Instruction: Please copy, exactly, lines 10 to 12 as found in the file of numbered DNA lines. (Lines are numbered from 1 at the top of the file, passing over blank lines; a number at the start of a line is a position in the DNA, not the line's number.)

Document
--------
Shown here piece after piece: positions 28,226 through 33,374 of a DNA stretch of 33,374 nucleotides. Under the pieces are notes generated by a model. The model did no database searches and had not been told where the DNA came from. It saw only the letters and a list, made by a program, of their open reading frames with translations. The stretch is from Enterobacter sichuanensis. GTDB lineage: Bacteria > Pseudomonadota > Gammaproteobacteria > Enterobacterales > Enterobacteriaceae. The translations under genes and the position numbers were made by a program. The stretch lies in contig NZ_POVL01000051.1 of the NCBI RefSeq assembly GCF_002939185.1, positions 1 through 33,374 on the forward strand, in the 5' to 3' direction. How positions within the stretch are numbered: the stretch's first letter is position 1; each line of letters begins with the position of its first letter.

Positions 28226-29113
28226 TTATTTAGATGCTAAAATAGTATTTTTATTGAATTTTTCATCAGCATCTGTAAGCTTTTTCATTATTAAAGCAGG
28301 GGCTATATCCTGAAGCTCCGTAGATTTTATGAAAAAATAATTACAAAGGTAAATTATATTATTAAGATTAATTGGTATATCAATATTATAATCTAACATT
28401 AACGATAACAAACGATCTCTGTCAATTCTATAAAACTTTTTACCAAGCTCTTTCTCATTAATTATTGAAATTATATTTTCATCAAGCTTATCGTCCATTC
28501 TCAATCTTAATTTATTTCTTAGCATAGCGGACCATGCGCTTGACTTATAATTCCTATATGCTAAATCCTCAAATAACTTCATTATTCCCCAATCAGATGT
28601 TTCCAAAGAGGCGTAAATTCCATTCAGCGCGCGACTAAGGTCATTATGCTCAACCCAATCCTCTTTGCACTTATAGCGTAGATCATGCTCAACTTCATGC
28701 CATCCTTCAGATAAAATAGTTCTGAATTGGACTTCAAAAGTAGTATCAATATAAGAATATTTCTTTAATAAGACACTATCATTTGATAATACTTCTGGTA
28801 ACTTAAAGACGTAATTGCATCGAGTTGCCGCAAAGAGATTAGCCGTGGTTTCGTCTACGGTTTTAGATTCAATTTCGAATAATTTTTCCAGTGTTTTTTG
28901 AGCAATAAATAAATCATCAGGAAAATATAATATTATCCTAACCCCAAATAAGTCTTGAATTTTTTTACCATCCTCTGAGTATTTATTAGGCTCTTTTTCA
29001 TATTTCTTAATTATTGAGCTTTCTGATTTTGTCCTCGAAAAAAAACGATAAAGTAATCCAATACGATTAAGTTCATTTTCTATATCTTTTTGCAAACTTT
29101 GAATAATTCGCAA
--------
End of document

28901 AGCAATAAATAAATCATCAGGAAAATATAATATTATCCTAACCCCAAATAAGTCTTGAATTTTTTTACCATCCTCTGAGTATTTATTAGGCTCTTTTTCA
29001 TATTTCTTAATTATTGAGCTTTCTGATTTTGTCCTCGAAAAAAAACGATAAAGTAATCCAATACGATTAAGTTCATTTTCTATATCTTTTTGCAAACTTT
29101 GAATAATTCGCAA